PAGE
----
Bravo! Weatherill slays troglodyte Turnbull

Great stuff today from Australia’s best contemporary political leader, Jay Weatherill:

Jay Weatherill has accused Malcolm Turnbull of intervening to “politicise a state emergency” after South Australia’s devastating statewide blackout in 2016, saying this ultimately led to his demise as prime minister because he was needlessly wedged “between the Labor states and his right-wing partyroom” on energy policy.

The former Labor premier, who lost the South Australian election in March, said the Turnbull government, “for base reasons sought to politicise a state emergency”, and ended up as “the proud owners of a broken national electricity market”.

“And this is quite a feat because constitutional responsibility for energy actually resides with the states,” Mr Weatherill said.

“Malcolm Turnbull walked into the most dangerous of places in Australian politics — between Labor states that he required agreement with and his essentially right-wing Coalition partyroom — and he was trapped. And that’s the story of his demise.”

That is exactly right. While the Australia’s busted Fake Left press is busy bodice-ripping over the dumping of Turnbull and his supposedly fabulous climate credentials, Weatherill’s recollection of SA’s “Enron moment”, as we called it, is spot on.

The federal government did politicise the SA power shock. It was triggered when the east coast gas cartel price gouge forced several SA gas generators offline and they could not be tapped after severe weather disrupted wind power. Turnbull instead ruthlessly blamed renewables.

This was a dark echo of US politics at the turn of the Millennium when Enron deliberately rationed power to California to drive up prices. George W. Bush backed the company and Arnold Schwarzenegger over Democratic Governor Gray Davis and won the state for Republicans in an election boilover. Enron collapsed into infamy shortly afterwards.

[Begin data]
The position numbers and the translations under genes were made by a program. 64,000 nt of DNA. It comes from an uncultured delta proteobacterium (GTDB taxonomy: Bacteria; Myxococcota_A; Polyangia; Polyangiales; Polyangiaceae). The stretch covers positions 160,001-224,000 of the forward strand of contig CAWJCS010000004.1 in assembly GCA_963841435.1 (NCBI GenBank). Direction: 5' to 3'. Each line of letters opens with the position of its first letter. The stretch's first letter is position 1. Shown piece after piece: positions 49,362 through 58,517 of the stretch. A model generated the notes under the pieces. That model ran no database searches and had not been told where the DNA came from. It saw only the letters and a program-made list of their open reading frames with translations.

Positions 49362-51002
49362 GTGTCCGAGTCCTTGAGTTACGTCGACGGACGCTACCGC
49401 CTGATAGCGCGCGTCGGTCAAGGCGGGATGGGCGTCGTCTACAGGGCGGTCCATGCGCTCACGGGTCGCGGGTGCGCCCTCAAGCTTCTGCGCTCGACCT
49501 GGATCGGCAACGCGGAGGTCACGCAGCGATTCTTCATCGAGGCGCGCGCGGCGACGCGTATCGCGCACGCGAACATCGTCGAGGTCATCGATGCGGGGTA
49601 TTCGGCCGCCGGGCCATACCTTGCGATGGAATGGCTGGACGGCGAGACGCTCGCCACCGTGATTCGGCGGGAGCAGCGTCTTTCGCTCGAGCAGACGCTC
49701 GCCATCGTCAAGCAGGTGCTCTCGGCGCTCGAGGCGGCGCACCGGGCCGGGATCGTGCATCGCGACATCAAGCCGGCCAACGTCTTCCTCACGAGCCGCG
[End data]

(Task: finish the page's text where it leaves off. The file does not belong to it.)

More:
Weatherill did a great job then as he is now tearing the federal Coalition a new one:

Following his SA misdirection, Turnbull deployed the renewables slowing NEG which was basically a subsidy for coal power and handed a One Nation controlled senate a veto over climate policy.

Turnbull was not some fabulous progressive leader rolled by climate troglodytes. He was a hollow, do-nothing wind vane who trashed just about every policy he touched, not least energy and climate, and who thoroughly deserved the guillotine.

David Llewellyn-Smith
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  1. DLS, spot on. A gutless man in a time that requires vision with a capital V. The worst jellyback polly Australia has ever seen.

    Groucho Marx: “Those are my principles, and if you don’t like them…well I have others.”

    • And the thing is that if he had the vision and strength to implement change he would have become too popular for the right wing to roll.

      • Correct, but he did not have the intestinal fortitude to take the high road. He’ll end up a footnote in history as a result.

      • Rudd was off the charts popular with the punters back in the day too, but after he got clever and announced a mining tax the minerals lobby destroyed him for less than the cost of a few hours operating profits.